Influenced by Lester Young initially, then by Sonny Rollins and John Coltrane, Joe Henderson created his own unique sound. After attending classes at Wayne State University with inspirational classmates such as Yusef Lateef, Barry Harris and Donald Byrd, Henderson was active on the Detroit jazz scene in the 1950s.
Part of Horace Silver’s Quintet for the recording Song for My Father, Henderson also recorded with Lee Morgan and McCoy Tyner. One of the stable of Blue Note Records’ talented sidemen, he appeared on thirty albums from 1963 to 1968, five under his own name. Leading his own bands for Milestone and Verve labels, he played everything from jazz/funk fusion to tributes to George Gershwin and Billy Strayhorn. He was also a beloved teacher.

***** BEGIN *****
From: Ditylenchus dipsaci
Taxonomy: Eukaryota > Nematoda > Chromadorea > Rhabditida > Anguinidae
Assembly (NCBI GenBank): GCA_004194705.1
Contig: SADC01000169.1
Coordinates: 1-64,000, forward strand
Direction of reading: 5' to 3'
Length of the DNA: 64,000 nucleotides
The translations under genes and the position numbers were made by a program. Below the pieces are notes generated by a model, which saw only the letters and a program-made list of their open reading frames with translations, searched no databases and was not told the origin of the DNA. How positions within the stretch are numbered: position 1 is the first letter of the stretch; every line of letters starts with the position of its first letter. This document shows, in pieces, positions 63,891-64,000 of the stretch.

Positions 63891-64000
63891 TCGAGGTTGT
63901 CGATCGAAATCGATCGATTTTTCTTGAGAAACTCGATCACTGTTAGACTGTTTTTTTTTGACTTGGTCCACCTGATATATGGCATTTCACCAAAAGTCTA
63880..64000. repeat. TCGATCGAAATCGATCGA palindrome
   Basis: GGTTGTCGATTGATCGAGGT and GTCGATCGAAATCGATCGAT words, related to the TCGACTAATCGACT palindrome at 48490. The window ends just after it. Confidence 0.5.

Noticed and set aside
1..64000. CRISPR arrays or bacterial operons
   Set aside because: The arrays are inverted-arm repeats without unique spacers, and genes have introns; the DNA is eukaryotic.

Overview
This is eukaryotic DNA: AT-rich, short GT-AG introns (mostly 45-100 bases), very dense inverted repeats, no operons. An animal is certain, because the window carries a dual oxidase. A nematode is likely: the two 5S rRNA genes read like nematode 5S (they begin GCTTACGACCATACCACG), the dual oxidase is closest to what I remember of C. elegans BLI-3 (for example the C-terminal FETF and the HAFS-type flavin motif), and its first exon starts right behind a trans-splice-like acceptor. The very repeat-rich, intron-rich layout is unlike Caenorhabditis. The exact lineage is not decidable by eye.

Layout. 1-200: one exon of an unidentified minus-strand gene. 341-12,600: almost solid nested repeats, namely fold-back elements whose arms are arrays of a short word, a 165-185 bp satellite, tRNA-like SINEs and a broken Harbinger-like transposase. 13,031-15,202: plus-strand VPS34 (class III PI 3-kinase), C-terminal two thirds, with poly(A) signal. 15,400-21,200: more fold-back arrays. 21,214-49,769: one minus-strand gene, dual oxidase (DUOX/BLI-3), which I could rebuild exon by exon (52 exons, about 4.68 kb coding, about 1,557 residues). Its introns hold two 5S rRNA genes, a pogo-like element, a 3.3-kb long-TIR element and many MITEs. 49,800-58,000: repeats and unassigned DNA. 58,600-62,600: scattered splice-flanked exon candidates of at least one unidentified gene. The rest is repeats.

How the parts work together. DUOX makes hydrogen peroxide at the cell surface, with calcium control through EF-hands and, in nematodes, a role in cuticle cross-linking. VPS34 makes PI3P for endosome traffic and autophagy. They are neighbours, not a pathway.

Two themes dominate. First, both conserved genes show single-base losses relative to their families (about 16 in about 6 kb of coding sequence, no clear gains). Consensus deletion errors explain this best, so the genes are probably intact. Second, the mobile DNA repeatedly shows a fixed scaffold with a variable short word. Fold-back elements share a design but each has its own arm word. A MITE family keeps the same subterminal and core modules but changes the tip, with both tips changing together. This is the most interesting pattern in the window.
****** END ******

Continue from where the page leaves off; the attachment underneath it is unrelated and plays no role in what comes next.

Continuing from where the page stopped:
I’m in constant search of new information and ideas, and I want to make the best of this short time that we’re out here on this planet living this nebulous thing called life. And I want to plant a few trees along the way and nurture some minds and watch them grow, as people did for me.–Joe Henderson